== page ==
PHILADELPHIA - This weekend trip to Citizens Bank Park, which could feature a division-clinching celebration by the Phillies, will be another painful reminder of what the Mets lack as this season winds down.
The Phillies, headed for their fourth straight postseason appearance, are reaping the benefits of a seamless front-office transition from the sage Pat Gillick to his bright understudy, Ruben Amaro Jr.
They have an old-school manager in Charlie Manuel who has unified a diverse roster, and a championship core that plays better under pressure. Add to that a healthy revenue stream from the sport's second-highest attendance, and the Phillies should have the infrastructure to remain one of baseball's strongest franchises for a while.
Transforming the Mets into a winner again won't be easy, and this offseason, which presents some unique challenges, will begin as one of the more unsettled in recent memory.
For that reason, the Mets might need to rely on familiar faces if they intend to correct a long list of problems. That's why hiring Bobby Valentine to manage and keeping Omar Minaya in a significant front-office role could be the most prudent course of action.
Obviously, as GM, Minaya has not lived up to his wheeler-dealer reputation, and his failure to show creativity in limited attempts to improve the Mets casts doubt on his ability to ever do so again.
When asked Wednesday about this broken season, he still refused to acknowledge the depth of the team's troubles.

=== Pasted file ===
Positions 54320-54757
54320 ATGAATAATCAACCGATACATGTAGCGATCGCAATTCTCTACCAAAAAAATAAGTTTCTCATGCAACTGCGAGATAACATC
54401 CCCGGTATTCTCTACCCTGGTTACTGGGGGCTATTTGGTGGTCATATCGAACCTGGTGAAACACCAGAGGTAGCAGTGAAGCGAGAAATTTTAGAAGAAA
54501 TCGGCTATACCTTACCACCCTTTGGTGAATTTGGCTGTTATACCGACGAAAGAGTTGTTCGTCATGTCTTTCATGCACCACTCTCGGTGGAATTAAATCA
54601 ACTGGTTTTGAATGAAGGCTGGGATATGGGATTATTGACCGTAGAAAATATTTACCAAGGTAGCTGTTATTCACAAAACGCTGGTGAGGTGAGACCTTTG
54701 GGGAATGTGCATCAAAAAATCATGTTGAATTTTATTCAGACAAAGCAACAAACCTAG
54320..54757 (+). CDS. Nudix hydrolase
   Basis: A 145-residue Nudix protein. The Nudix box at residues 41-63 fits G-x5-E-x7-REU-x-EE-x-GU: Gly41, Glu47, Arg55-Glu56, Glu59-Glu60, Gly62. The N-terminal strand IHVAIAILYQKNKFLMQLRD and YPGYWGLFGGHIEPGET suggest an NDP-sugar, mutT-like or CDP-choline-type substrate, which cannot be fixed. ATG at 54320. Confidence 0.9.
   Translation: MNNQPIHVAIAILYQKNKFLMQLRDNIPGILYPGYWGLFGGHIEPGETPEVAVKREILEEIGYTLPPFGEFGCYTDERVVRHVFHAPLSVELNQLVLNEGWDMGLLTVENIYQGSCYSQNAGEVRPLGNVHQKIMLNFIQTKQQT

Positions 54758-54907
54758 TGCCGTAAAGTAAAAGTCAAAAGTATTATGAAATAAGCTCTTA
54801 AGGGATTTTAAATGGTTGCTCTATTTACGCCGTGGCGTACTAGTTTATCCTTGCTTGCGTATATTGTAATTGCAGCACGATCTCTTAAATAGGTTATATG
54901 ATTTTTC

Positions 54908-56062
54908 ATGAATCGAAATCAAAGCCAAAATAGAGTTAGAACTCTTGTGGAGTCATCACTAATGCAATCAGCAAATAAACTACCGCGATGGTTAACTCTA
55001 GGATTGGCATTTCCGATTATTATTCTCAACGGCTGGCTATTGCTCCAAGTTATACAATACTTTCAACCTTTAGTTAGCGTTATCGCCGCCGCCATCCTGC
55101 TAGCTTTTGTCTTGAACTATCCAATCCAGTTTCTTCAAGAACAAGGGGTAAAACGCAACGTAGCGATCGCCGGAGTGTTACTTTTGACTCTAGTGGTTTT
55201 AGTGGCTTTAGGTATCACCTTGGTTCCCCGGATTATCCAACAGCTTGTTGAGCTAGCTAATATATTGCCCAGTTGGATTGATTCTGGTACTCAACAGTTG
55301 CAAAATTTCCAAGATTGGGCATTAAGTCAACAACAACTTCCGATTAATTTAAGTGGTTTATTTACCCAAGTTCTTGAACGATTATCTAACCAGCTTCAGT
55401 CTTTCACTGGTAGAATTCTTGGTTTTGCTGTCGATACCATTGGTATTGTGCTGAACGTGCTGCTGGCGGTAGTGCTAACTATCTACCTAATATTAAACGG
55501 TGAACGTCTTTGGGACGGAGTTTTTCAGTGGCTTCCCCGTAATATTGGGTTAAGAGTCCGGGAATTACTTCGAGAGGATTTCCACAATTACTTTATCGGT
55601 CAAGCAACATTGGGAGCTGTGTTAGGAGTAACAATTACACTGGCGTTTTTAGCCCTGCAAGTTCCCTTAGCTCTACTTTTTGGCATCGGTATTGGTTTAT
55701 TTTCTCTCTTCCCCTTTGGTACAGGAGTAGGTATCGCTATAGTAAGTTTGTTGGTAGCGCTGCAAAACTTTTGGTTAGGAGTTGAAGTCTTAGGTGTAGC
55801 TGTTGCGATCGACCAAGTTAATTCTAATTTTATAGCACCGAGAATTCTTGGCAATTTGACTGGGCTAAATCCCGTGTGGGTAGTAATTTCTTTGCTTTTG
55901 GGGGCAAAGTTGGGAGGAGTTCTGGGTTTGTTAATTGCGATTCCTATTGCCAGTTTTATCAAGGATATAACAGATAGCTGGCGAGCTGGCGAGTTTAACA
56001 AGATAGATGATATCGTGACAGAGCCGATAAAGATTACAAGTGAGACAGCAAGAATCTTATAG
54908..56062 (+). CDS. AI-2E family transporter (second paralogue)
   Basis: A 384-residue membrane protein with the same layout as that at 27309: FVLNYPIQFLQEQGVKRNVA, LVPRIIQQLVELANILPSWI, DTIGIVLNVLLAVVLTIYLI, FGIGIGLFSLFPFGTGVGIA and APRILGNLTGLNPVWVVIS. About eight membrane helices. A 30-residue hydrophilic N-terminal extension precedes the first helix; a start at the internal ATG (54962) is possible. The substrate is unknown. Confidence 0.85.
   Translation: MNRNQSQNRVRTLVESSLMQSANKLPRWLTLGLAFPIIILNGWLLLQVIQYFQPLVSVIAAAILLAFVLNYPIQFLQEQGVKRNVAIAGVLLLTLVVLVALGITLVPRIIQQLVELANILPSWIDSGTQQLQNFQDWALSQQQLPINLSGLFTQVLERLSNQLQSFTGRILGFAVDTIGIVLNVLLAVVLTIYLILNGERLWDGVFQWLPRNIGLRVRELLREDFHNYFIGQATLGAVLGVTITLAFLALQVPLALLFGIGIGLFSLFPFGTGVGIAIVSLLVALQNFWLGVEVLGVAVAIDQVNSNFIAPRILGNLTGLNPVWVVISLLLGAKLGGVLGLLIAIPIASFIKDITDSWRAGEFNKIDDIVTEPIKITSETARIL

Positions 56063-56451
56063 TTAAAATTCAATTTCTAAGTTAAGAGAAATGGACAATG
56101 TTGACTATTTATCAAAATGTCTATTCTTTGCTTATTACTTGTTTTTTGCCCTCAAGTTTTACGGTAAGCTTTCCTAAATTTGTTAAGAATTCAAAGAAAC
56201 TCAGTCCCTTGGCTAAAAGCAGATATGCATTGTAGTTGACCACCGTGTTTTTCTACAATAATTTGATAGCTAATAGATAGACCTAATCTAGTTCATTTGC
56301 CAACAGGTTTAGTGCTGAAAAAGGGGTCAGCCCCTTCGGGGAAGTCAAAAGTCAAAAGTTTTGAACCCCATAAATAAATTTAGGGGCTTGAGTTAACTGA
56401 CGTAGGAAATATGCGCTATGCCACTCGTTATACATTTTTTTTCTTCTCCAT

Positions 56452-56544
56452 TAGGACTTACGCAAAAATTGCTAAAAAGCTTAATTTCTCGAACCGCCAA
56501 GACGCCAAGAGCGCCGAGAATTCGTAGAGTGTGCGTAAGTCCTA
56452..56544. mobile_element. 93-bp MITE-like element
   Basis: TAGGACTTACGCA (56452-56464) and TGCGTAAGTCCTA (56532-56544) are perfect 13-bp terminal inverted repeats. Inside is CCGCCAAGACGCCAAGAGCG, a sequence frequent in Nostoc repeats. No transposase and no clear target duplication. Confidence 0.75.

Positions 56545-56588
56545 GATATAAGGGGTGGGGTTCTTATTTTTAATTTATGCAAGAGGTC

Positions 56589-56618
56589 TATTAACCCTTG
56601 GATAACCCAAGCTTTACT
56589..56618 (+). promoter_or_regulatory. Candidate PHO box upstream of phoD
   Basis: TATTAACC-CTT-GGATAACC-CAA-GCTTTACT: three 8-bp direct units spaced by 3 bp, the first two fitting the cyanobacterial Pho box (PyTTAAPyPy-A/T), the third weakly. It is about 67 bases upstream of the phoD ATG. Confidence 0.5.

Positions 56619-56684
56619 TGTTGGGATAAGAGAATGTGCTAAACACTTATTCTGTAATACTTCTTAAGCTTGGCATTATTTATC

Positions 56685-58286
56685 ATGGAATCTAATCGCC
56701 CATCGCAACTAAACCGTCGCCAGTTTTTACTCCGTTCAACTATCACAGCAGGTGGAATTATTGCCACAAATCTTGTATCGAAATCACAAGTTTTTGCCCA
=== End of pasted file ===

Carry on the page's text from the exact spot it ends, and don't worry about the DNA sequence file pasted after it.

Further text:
What Minaya does possess are good interpersonal skills, and the Mets will need a fence-mender if they are forced to retain Francisco Rodriguez and can't find a decent trade package for Carlos Beltran.
The Mets want people to serve up to the angry masses for this disappointing season, and Minaya is a convenient fall guy for the contracts given to Oliver Perez and Luis Castillo. But Minaya does have value to the organization, and it might be possible to use him in conjunction with more of a rising star - such as the Diamondbacks' Jerry Dipoto - to help clean up the current mess. Minaya has told friends he would be reluctant to work with someone in a different capacity, but it also depends on what that undetermined role is.
Getting back to the subject of fall guys, the departure of Jerry Manuel would not only satisfy a bitter fan base but it's a bloodless axing; his two-year contract is expiring. That means no money to swallow and makes the Wilpons feel better about paying Valentine, whom the ticket-buying public already knows as the anti-Manuel.
As recently as a month ago, the Wilpons didn't give much serious thought to Valentine. His firing at the end of the 2002 season was an acrimonious split that left scars on both sides, but a person familiar with the Mets' thinking suggested the relationship could work if Valentine adheres to some "ground rules" involving his outspoken persona.
Valentine, a skilled tactician and motivator, represents a quick fix that could work on two important levels: selling tickets this winter and winning games next summer. For the Mets, desperate for both, it's worth the risk. And the clock is ticking, a point driven home by Tuesday's elimination from postseason contention.
"By no means do I consider myself old," David Wright said, "but another year of your baseball life is gone. It's another year that you don't accomplish what you wanted to accomplish and you're one year closer to the end."